August 18th, 2010 by depesz | Tags: , , , , , , | 7 comments »
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Well, the biggest information is that hot-backups on slave work. And they work fine. Really fine.

Some more information (with nice graph!):

Background: hot backup is backup of database server, done with backing up data files, and not issuing pg_dump. There are certain benefits of doing it – for example the fact that if you'd also backup wal segments someplace, you can restore database state up to last segment rotation, and not only to last backup time!

So, we have this really beefy server. When I say beefy, I do mean it – I cannot give details, so just please trust me that it's really, really powerful.

This server, is working as main DB server for some website, and as WAL-Replication master for secondary server (slave).

Using OmniPITR, we do send wal segments to slave, and also to backup server – server which just stores hot backups (done daily) and wal segments (both kept couple of days). Database is ~ 350GB.

Because usually you can make hot backups only on master, that's how we've been doing it. But since OmniPITR can make hot backups on slave server – we tried it. After running both backups for some time, and daily testing if the slave backup is working, we switched off hot backup on master.

Result:

Load Graph

Switching off happened on 1st day of 31st week (after hot backup on this day started), so since 2nd day of 31st week, we no longer have backups from master. Load decreased very nicely – which is kind of obvious, because we just removed necessity to make 100+GB tar.gz files on it, on daily basis!

These backups (taken from slave) are tested now weekly by automatic procedure, and they work just fine.

What's more – because slave has lower load than master, backups take less time than they did before, which in turn means that they are smaller (backup has to contain all wal segments that appeared during compression of $PGDATA). All in all – great stuff.

Next steps for OmniPITR – I'm working on documentation on how it internally works, why some design choices were made, and what are unexpected side effects of using various functionalities of OmniPITR (for example: usage of compressed destination on slave server, increases disk space usage when making hot backup on slave).

As soon as this documentation will be ready, I will move on to writing omnipitr-monitor (program/script that will be used from cacti/nagios – type of tools, to monitor and plot graphs). Afterwards – we will stamp version 1.0, and move on to (already existing) todo (if you're curious – it's in doc/todo.pod in OmniPITR distribution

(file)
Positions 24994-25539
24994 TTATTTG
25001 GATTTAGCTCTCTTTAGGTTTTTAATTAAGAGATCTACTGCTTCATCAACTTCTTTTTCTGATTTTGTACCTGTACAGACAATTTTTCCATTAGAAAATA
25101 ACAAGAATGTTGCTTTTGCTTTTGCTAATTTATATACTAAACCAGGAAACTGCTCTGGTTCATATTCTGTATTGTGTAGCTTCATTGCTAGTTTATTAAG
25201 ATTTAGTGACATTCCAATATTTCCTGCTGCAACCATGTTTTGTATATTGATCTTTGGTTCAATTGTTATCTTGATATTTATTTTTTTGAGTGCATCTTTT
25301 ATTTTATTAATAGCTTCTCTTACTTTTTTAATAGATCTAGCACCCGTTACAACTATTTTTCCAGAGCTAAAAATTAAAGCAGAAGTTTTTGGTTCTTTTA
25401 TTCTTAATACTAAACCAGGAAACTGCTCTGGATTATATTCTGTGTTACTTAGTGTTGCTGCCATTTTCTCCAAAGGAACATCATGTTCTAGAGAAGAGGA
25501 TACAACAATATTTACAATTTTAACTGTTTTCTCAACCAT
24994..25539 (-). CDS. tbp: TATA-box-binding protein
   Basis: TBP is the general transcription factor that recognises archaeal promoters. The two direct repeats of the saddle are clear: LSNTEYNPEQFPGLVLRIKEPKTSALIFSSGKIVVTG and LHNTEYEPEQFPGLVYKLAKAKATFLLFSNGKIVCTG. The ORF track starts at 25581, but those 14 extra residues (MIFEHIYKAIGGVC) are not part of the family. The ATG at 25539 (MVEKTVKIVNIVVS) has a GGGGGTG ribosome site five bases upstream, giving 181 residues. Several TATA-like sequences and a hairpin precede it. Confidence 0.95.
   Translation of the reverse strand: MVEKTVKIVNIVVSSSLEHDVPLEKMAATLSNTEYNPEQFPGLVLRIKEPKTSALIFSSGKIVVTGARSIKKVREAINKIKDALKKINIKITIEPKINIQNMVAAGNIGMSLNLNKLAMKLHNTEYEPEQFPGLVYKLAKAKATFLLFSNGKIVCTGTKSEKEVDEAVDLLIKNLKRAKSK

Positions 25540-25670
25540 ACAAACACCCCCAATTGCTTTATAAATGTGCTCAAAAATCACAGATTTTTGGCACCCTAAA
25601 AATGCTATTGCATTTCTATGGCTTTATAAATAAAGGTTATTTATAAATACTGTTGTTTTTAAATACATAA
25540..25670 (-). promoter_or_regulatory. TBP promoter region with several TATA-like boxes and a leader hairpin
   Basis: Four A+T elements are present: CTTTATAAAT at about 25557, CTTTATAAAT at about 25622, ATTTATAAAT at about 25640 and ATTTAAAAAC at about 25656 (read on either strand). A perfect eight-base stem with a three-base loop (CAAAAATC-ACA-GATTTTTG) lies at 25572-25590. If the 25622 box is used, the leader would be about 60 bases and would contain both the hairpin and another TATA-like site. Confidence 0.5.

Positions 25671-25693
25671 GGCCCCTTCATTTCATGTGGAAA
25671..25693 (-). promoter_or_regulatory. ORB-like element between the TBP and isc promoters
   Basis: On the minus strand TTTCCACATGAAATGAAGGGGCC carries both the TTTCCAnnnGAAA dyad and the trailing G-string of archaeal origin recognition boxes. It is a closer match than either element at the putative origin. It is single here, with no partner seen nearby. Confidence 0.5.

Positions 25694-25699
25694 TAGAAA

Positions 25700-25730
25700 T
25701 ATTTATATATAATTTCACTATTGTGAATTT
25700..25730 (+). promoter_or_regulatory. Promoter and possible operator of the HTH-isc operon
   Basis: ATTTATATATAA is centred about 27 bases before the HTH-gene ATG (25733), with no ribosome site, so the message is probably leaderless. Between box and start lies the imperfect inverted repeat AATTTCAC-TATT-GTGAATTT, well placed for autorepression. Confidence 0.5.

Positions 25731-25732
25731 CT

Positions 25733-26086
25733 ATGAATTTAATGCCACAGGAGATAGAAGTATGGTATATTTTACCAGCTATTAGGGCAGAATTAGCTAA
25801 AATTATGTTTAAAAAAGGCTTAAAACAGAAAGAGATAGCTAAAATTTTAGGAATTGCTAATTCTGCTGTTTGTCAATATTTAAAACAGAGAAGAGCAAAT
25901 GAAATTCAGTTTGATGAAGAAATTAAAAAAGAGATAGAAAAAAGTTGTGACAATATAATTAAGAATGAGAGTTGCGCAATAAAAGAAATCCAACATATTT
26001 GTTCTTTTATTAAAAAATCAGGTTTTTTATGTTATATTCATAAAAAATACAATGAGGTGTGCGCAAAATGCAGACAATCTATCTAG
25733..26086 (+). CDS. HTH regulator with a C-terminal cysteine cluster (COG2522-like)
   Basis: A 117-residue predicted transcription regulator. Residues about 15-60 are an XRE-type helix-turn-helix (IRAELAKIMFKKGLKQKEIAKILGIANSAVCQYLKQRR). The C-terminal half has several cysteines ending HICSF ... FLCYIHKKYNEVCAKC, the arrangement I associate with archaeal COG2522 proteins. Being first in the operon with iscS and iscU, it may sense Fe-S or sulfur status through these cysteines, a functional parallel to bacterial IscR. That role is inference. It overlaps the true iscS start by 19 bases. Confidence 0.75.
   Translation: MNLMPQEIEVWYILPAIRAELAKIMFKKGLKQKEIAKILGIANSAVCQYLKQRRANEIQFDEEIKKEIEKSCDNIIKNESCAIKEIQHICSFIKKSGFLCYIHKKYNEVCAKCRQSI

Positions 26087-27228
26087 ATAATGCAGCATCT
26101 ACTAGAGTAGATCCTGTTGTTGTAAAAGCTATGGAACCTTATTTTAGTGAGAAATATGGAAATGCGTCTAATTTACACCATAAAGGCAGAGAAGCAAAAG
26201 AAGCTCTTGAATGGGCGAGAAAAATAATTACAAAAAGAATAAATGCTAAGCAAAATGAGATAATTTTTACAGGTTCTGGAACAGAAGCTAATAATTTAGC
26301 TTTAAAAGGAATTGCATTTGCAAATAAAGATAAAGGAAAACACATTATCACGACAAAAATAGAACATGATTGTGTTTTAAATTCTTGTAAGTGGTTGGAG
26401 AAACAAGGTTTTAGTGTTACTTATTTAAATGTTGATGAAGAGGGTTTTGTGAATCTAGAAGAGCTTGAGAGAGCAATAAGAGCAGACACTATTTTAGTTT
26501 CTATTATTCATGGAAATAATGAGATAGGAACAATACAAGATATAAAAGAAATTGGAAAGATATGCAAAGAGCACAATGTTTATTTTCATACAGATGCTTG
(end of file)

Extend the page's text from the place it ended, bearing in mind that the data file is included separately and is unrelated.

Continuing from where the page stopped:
1. 7 comments

  2. # gregj
    Aug 18, 2010

    not better rsync the data off to another server, and tar it up there ? That’s the way we do it, and that has even lesser load on the servers.

  3. Aug 18, 2010

    @GregJ:
    rsync from master or from slave? Anyway – if you don’t shutdown the server for the time of rsync you might get not working copy.

  4. # Thomas
    Aug 18, 2010

    @depesz: I thought it’s possible to do a hot backup, when I issue a pg_start_backup() and then do a rsync? Instead of shutting it down

  5. Aug 18, 2010

    @Thomas:
    Absolutely, it’s possible. But: you have to do it on master (which we don’t want as it generates non-trivial load), and you have to have wal archiving enabled (which is pretty normal, and not a big deal, but you have to remember about it).

  6. Aug 19, 2010

    The reason this is so awesome is that you don’t damage the buffer cache on the master. Postgres relies heavily on keeping the hot portions of the database in the filesystem buffer cache (or ARC on ZFS). An rsync has to read all the bytes in a while which is enormously damaging to performance on highly loaded systems where hot cache hits keep things performant.

    Even with BLI (block level incremental) backups, this can be a problem. Doing this stuff on the slave is pure awesome.

  7. # gj
    Aug 19, 2010

    that’s what the hot copy is for, you can do it with rsync. I do it, and it works. So it must be more than luck.
    And that gives you plenty of speedup, just do it with rsync -avzP

  8. Aug 19, 2010

    @GJ:
    You’re doing copy of master? Did you issue pg_start_backup() before?

    if you did issue pg_start_backup() before than it’s normal way of making hot backup.

    The biggest problem here is that it works on master – thus generating load, and thrashing disk buffers.

    If you are doing it on slave – it’s definitely possible, but doing just plain rsync will have non 0 chance of making backup that doesn’t work.

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